# Can I prove that $\sqrt n\log{\sqrt n}=\Theta(n)$?

I'd like to prove that $\sqrt n\log{\sqrt n}=\Theta(n)$ but I'm not sure how to do it.

This is my attempt: $$\lim_{n \to \infty}\frac{\log{\sqrt n}}{\sqrt n}=0 \Rightarrow \log{\sqrt n}=o(\sqrt n) \text{(Little o)}$$

Therefore: $$\sqrt n\log{\sqrt n}=o(\sqrt n\cdot \sqrt n)=o(n)$$ But this is too much as I need theta.

• You can't prove it since it's not true. – Yuval Filmus Jun 7 '17 at 18:15
• "I calculated 1+1=2, but that's too much as I need 1" -- see the problem here? – Raphael Jun 7 '17 at 21:43

$$\lim_{n\to\infty} \frac{\sqrt n \log\sqrt n}{n} = 0$$

Since this $\Theta(\sqrt n \log \sqrt n) = o(n) < \Theta(n)$.

Two functions $f(x), g(x)$ are asymptotically equal iff

$$\lim_{x\to\infty} \frac{f(x)}{g(x)} = c,\ c \in \mathbb{R},\ c > 0$$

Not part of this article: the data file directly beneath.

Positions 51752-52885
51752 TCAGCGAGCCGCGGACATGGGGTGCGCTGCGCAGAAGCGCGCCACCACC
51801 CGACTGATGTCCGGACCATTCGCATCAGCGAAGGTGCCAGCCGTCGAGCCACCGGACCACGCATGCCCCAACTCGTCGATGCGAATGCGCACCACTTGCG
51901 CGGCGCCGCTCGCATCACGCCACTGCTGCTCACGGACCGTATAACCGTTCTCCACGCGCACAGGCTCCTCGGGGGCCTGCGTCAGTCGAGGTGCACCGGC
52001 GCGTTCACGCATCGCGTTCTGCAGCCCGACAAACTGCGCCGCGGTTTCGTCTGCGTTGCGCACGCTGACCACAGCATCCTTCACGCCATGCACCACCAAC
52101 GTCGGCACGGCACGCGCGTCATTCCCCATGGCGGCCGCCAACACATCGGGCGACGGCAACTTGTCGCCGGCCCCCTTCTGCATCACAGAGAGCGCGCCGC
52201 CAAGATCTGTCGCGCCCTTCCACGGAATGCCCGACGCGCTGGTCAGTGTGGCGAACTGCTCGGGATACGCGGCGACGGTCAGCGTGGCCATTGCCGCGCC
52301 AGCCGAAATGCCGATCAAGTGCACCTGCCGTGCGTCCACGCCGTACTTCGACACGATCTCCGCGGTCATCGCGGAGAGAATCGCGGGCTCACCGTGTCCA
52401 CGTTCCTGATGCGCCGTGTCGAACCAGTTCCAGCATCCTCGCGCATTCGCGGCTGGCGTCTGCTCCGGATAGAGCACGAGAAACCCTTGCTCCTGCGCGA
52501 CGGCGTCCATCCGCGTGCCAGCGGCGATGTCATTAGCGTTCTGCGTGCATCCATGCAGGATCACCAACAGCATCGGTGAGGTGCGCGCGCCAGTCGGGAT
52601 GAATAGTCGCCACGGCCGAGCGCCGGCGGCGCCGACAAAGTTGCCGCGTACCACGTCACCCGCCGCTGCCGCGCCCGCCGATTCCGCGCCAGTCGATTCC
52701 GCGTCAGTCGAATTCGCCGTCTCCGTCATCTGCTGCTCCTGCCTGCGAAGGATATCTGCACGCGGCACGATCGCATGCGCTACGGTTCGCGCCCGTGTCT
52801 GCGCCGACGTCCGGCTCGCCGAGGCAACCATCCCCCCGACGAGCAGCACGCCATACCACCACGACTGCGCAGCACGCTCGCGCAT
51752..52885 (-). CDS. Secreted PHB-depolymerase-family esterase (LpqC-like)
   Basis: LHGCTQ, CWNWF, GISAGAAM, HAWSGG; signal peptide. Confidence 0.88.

• but this is exactly what I wrote in my question – Yos Jun 7 '17 at 18:22
• @Yos, no, you have divided $\log \sqrt n$ instead of $\sqrt n \log \sqrt n$. – rus9384 Jun 7 '17 at 18:23
• but you're getting the same result I got, what does you answer contribute? – Yos Jun 7 '17 at 18:25
• @Yos, yes, result is the same, because the statement itself is wrong. It would be correct if limit would be finite non-zero. – rus9384 Jun 7 '17 at 18:27
• So you should say this explicitly in your answer. Otherwise you're just providing an almost identical calculation and identical result. – Yos Jun 7 '17 at 18:28